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WMO: Global Warming Happening Faster Than Predicted

  • Lisa Schlein

The World Meteorological Organization (WMO) reported the first six months of this year have seen all previous global warming records broken.The WMO said 2016 is on track to be the world’s hottest year on record with more heat on the way.

Record heat, land and water

According to the World Meteorological Organization, the dramatic, sweeping changes in the state of the world climate is alarming. June was the 14th month in a row of record heat for land and oceans. It also marked the 378th consecutive month with temperatures above the 20th century average.

A road sign is seen in front of the Kharola glacier some 200 km (125 miles), west of Lhasa Tibet Autonomous Region, Nov. 25, 2009.

A road sign is seen in front of the Kharola glacier some 200 km (125 miles), west of Lhasa Tibet Autonomous Region, Nov. 25, 2009.

David Carlson, director of the WMO’s World Climate Research Program, told VOA global warming is happening faster than predicted.

“This year suggests that the planet can warm up faster than we expected on a much shorter time. We would have thought that it would take several years to see a jump like this,” he said.

Scientists based their assessment of the rapidly changing climate on three main indicators.The first is the record-setting global temperatures, which, for the first six months of this year, averaged 1.3 degrees Celsius warmer than pre-industrial era levels.

They noted the heat has been especially high in the Arctic, resulting in the early and fast melting of the Arctic sea ice, territories in the far Northern Hemisphere, including Alaska, Canada, Greenland and Russia, are setting heat records, and carbon dioxide emissions, which are driving global warming, have reached new highs.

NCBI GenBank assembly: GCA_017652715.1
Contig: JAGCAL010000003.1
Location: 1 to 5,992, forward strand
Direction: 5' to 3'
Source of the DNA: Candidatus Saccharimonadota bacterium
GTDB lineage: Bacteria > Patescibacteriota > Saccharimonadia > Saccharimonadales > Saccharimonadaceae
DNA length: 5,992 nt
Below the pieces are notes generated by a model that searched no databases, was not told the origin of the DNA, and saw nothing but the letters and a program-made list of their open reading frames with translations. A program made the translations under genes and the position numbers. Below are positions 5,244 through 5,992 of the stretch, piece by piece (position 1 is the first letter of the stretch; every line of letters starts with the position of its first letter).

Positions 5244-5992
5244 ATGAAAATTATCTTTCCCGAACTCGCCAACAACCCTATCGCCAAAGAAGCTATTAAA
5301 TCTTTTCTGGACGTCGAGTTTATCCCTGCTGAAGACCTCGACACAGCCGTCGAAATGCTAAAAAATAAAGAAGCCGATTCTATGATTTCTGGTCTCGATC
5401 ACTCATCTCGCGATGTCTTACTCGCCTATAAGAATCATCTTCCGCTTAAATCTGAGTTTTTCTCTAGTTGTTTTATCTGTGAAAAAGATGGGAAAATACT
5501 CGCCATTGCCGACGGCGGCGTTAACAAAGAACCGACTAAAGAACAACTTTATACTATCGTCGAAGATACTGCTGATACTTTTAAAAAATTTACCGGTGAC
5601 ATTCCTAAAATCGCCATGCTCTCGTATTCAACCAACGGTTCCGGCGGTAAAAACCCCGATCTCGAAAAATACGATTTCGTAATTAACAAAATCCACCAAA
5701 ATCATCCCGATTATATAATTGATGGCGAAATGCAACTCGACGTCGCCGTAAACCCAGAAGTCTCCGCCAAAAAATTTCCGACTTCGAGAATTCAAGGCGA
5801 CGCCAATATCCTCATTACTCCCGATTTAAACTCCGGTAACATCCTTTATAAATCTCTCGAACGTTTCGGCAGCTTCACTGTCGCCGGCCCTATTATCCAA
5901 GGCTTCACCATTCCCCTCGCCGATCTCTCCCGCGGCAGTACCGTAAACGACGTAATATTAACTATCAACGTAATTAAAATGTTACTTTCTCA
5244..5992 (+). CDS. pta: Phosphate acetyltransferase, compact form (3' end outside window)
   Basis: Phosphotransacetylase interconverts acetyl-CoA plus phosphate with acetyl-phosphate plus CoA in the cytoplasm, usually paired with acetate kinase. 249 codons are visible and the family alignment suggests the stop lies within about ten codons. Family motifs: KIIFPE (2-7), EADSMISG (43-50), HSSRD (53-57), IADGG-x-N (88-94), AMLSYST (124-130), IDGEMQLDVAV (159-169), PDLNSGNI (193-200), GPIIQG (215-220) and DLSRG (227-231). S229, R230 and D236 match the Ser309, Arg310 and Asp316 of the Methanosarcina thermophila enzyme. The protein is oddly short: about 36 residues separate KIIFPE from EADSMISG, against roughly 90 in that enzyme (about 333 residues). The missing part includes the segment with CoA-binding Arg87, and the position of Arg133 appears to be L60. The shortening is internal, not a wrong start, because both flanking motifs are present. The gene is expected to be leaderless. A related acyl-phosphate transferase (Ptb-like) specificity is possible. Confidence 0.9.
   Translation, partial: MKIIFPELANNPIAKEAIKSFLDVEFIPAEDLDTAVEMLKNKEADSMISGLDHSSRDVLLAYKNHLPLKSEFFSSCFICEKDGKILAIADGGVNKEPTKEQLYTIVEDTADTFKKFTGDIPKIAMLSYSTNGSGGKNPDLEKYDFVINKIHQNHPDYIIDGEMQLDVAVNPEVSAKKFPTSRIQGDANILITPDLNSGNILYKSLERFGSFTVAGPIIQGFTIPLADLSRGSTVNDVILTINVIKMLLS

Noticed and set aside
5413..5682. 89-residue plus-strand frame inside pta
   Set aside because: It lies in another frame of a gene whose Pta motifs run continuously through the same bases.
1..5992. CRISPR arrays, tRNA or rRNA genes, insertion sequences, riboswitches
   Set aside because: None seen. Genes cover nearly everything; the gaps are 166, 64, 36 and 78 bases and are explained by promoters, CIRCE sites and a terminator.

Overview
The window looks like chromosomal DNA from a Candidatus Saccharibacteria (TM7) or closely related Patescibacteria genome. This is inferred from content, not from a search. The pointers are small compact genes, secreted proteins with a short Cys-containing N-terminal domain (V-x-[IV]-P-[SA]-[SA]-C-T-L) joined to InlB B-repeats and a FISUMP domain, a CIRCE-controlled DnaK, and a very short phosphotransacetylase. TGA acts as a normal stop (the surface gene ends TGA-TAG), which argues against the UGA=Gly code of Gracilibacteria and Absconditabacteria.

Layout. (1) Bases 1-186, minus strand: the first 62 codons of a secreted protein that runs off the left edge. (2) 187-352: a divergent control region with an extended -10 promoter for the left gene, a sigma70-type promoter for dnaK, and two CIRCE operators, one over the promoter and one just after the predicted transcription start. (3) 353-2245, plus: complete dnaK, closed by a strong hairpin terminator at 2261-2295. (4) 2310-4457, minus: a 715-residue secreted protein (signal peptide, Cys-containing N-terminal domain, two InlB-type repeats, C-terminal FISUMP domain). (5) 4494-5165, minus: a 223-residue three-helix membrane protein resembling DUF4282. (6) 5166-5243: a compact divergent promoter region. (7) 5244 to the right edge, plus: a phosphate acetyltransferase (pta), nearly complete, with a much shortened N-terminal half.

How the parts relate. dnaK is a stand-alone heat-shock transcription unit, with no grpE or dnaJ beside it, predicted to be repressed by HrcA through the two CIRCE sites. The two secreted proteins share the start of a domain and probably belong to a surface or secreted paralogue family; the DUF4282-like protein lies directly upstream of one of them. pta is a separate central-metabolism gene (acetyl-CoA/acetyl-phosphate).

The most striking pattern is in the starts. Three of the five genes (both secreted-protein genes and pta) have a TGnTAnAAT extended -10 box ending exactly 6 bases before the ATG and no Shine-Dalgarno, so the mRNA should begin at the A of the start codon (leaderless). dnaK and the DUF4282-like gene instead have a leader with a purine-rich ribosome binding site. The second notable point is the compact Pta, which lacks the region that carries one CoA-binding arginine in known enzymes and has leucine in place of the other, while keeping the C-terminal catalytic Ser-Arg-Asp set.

Emissions, greenhouse gases

The strong 2015-2016 El Nino event, which causes unusually warm ocean temperatures in the equatorial Pacific, is only partially responsible for this accelerated warming trend Carlson said, however, much remains unknown.

FILE- The Fayette Power Project, a coal-fired power plant, is shown in Ellinger, Texas, Dec. 15, 2010. Some environmentalists, ranchers and scientists linked tree deaths in the area to sulfur dioxide emissions from the plant.

FILE- The Fayette Power Project, a coal-fired power plant, is shown in Ellinger, Texas, Dec. 15, 2010. Some environmentalists, ranchers and scientists linked tree deaths in the area to sulfur dioxide emissions from the plant.

“If we got this much surprise this year, how many more surprises are ahead of us? The system cannot so far as we know — I mean, ice takes a certain amount of time to melt, the ocean takes a certain amount of time to heat up — it cannot go ballistic the way the movies have it, but this is a serious surprise even from a conservative climate point of view,” he stated.

Carlson warned the world is running out of time to cut the emissions of greenhouse gases leading to global warming. He said nations that have signed up to the Paris Climate Change agreement last year must take more aggressive action.

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